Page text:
Average UK house prices have fallen for seven months in a row

·5 min read
The average UK house price is now £257,122 (Daniel Lynch)
The average UK house price is now £257,122 (Daniel Lynch)

House prices fell by 3.1 per cent year-on-year in March, marking the largest annual decline since July 2009, according to new figures from Nationwide.

Across the UK, property values fell by 0.8 per cent month-on-month, taking the average house price to £257,122 in March.

While in London prices fell by 1.4 per cent over the past year to an average of £511,293 for the first quarter of 2023. The capital is still the most expensive UK region in which to buy a home.

Robert Gardner, Nationwide’s chief economist, said: “March saw a further decline in annual house price growth, with prices down 3.1 per cent compared with the same month last year.

“March also saw a further monthly price fall — the seventh in a row — which leaves prices 4.6 per cent below their August peak (after taking seasonal effects into account).

It will be hard for the market to regain much momentum in the near term

Robert Gardner, Nationwide Building Society

“The housing market reached a turning point last year as a result of the financial market turbulence which followed the mini-budget. Since then, activity has remained subdued.”

He continued: “It will be hard for the market to regain much momentum in the near term since consumer confidence remains weak and household budgets remain under pressure from high inflation.

“Housing affordability also remains stretched, where mortgage rates remain well above the lows prevailing at this point last year.”

Some estate agents said they have recently seen some positive signs in the housing market.

Jeremy Leaf, a north London estate agent, said: “Although these figures show house price growth is still slowing, we have seen signs of improvement over the last few months at the sharp end.

We have seen signs of improvement over the last few months at the sharp end

Jeremy Leaf, north London estate agent

“Clearly the rise in mortgage rates and cost of living continues to weigh heavily. However, buyers have been tempted back by more choice and less competition compared with much of 2021 and 2022 as the balance between supply and demand improves.

“If anything, the passage of time has made the reasons for moving more compelling but buyers and sellers want to ensure they are not caught out financially so are trying to negotiate best possible terms, which has led to some price softening.”

Tom Bill, head of UK residential research at Knight Frank, said: “Activity has been solid this year as buyers accept the new normal for mortgage rates.

“For anyone with memories that stretch further back than 2008, it looks very much like the old normal. That said, more financial pain will enter the system as owners move onto higher fixed-rate deals and combined with an increase in supply from the lows of the pandemic, we expect UK prices to fall by a few percent this year.”

Nicky Stevenson, managing director at estate agent group Fine & Country, said: “March’s fall in house prices is not unexpected, but all signs point to this motivating buyers as the housing market starts gearing up for the traditionally busy Easter period.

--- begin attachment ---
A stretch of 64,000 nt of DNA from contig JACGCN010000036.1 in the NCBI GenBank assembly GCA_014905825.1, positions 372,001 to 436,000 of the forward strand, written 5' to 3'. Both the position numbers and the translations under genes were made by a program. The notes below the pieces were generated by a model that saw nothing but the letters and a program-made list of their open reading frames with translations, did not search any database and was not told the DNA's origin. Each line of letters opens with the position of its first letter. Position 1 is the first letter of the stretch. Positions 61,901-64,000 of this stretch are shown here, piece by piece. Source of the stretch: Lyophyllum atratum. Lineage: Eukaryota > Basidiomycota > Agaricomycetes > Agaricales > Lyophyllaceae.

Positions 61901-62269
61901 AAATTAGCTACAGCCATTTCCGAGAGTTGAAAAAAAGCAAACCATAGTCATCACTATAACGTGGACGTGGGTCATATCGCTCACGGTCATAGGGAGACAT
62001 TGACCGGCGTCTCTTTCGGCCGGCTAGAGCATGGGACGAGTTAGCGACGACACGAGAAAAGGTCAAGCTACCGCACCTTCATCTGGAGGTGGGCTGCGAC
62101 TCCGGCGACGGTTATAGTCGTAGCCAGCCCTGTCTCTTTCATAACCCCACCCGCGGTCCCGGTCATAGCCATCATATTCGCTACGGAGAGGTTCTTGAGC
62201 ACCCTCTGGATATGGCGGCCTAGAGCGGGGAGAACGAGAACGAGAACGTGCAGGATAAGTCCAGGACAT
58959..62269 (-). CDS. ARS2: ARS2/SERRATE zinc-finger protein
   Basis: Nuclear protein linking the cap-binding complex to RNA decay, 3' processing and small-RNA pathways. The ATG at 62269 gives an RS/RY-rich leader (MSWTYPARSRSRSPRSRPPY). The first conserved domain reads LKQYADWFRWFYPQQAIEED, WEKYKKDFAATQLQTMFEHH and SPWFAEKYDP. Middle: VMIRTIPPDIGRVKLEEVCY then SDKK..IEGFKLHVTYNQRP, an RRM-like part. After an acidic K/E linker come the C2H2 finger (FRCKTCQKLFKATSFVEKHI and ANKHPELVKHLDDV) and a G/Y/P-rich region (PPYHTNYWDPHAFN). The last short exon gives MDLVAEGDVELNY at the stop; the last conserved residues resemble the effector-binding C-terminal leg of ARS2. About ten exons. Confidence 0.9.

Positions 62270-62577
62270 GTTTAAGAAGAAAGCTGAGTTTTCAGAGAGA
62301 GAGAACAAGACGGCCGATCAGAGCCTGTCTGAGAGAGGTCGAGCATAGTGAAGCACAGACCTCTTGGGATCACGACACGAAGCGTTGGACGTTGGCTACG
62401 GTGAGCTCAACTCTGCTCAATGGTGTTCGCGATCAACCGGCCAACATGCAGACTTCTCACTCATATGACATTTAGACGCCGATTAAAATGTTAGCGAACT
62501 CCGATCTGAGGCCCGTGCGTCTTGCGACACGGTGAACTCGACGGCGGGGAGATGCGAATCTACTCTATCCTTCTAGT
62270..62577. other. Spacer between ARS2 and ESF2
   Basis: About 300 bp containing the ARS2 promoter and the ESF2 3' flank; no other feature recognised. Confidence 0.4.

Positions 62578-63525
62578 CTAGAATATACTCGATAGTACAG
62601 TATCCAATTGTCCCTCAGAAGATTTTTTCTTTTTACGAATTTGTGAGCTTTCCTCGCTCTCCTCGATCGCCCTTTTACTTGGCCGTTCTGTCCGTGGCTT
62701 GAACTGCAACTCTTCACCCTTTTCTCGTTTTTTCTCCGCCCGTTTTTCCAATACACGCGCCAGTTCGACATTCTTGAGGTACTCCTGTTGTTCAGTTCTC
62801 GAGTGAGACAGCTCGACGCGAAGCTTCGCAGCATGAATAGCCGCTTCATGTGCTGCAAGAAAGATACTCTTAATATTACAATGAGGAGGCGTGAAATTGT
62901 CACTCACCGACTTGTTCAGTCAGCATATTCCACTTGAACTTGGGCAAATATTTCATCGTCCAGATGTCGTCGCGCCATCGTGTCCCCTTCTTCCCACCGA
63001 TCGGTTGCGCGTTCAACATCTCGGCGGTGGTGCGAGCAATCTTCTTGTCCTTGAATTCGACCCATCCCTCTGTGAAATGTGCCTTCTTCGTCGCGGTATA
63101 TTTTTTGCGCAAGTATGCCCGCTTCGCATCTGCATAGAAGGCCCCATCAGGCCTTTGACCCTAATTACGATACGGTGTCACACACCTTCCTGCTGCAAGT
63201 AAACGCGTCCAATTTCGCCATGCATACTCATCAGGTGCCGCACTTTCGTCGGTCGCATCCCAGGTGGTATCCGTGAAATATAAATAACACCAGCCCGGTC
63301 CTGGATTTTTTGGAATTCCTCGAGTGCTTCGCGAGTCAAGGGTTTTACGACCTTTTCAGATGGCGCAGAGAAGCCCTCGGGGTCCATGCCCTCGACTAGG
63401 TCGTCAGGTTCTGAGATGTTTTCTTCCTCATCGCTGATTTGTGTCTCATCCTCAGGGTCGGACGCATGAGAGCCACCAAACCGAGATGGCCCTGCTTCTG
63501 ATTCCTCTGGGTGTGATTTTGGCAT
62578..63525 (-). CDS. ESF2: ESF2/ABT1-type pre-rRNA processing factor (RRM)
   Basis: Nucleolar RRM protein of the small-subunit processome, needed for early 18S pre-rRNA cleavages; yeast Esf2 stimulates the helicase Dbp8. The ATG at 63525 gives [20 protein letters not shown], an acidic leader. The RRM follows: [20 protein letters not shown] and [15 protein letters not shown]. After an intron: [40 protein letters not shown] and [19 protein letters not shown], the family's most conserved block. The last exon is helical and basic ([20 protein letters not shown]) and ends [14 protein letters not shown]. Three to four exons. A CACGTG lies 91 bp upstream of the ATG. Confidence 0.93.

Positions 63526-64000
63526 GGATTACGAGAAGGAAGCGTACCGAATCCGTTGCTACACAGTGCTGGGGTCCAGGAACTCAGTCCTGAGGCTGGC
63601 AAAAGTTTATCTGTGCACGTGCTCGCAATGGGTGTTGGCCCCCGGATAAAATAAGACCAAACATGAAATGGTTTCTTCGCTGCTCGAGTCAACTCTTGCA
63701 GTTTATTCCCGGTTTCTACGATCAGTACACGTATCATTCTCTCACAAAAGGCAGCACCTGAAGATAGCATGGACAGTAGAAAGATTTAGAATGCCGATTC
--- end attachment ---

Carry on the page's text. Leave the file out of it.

“An early indication came from the Bank of England this week as mortgage approvals in February rose for the first time in six months.”

For anyone with memories that stretch further back than 2008, it looks very much like the old normal

Tom Bill, Knight Frank

Nathan Emerson, CEO of estate agents’ body Propertymark, said: “Our member agents are reporting transaction levels year-on-year to be stable and listings of new properties coming to the market also being steady.

“With a stream of serious buyers still keen to move, and prices still higher compared to this time last year, sellers are still in a strong position to sell. However, they can no longer test the market at higher prices and align with those achieved last year. Instead, they will need to reduce or be open to offers in order to get a more realistic and efficient sale.”

Iain McKenzie, CEO of the Guild of Property Professionals, said: “Sellers are becoming more open to negotiating with buyers on the asking price and that has the potential to skew the data.

“While we are forecasting an overall decrease of around eight per cent this year, this would only bring house prices in line with levels back in 2021.”

Alice Haine, personal finance analyst at Bestinvest said: “The cost-of-living crisis has not gone away yet with UK grocery inflation hitting a fresh high of 17.5 per cent in March — the highest reading on record, according to Kantar — and households facing a barrage of bills hikes from April 1 — from council tax, water rates and broadband to energy bills and even prescription costs.

“This will add more pressure on squeezed households across the country, who are also grappling with significantly higher mortgage costs.”

Outer Metropolitan includes St Albans, Stevenage, Watford, Luton, Maidstone, Reading, Rochford, Rushmoor, Sevenoaks, Slough, Southend-on-Sea, Elmbridge, Epsom and Ewell, Guildford, Mole Valley, Reigate & Banstead, Runnymede, Spelthorne, Waverley, Woking, Tunbridge Wells, Wokingham and Windsor and Maidenhead.

Outer South East includes Ashford, Basingstoke and Deane, Bedford, Braintree, Brighton and Hove, Canterbury, Colchester, Dover, Hastings, Lewes, Fareham, Isle of Wight, Maldon, Milton Keynes, New Forest, Oxford, Portsmouth, Southampton, Swale, Tendring, Thanet, Uttlesford, Winchester and Worthing.